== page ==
Medical devices have historically been less regulated than their drug and biologic counterparts. A benefit of this less demanding regulatory regime is facilitating innovation by making new devices available to consumers in a timely fashion. Nevertheless, there is increasing concern that this approach raises serious public health and safety concerns. The Institute of Medicine in 2011 published a critique of the American pathway allowing moderate-risk devices to be brought to the market through the less-rigorous 501(k) pathway,1 flagging a need for increased postmarket review and surveillance. High-profile recalls of medical devices, such as vaginal mesh products, along with reports globally of nearly two million injuries and more than 80,000 deaths linked to faulty medical devices,2 have raised public health critiques regarding the oversight of these products. Should we follow the recommendation of the Institute of Medicine to reduce the use of the 510(k) pathway, and, if so, what should replace it? What would an ideal regulatory pathway, reflecting the twin goals of innovation and patient protection, look like in the twenty-first century? These questions are complicated by new tools and mechanisms that can be used to achieve our goals. For example, in an era of big data, where we have the capabilities to better follow postmarket incidents, what should postmarket review look like?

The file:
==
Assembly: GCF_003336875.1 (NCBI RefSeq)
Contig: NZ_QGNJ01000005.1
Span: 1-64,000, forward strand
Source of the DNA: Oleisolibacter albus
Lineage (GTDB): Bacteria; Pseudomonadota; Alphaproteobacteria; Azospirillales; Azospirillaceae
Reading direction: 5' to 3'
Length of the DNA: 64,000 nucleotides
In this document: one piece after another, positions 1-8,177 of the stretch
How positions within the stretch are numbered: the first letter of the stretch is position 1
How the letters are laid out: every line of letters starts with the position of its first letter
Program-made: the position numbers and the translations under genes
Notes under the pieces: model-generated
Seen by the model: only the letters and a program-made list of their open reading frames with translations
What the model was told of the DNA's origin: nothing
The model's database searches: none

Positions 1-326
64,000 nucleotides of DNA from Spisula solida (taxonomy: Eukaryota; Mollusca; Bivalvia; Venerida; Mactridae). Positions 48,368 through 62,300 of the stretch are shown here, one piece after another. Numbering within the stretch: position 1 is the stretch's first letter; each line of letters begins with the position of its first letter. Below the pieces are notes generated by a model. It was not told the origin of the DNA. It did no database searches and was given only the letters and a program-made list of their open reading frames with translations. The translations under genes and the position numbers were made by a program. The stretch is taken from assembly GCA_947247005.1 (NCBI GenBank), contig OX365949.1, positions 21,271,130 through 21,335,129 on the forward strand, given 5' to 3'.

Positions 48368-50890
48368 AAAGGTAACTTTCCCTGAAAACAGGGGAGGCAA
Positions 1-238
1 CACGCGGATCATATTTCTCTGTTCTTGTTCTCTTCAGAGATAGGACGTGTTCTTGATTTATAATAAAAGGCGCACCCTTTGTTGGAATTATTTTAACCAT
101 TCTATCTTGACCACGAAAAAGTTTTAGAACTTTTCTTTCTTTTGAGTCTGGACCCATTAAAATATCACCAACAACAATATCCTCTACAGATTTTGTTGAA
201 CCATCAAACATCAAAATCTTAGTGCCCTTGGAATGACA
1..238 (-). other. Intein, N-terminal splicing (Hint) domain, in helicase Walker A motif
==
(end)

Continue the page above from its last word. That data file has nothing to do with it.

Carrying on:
Cohen, Glenn, Timo Minssen, W. Nicholson Price II, Christopher Robertson, and Carmel Shachar. "Volume Introduction." Introduction to The Future of Medical Device Regulation: Innovation and Protection, edited by Glenn Cohen, Timo Minssen, W. Nicholson Price II, Christopher Robertson, and Carmel Shachar, 1-10. . Cambridge: Cambridge University Press, 2022.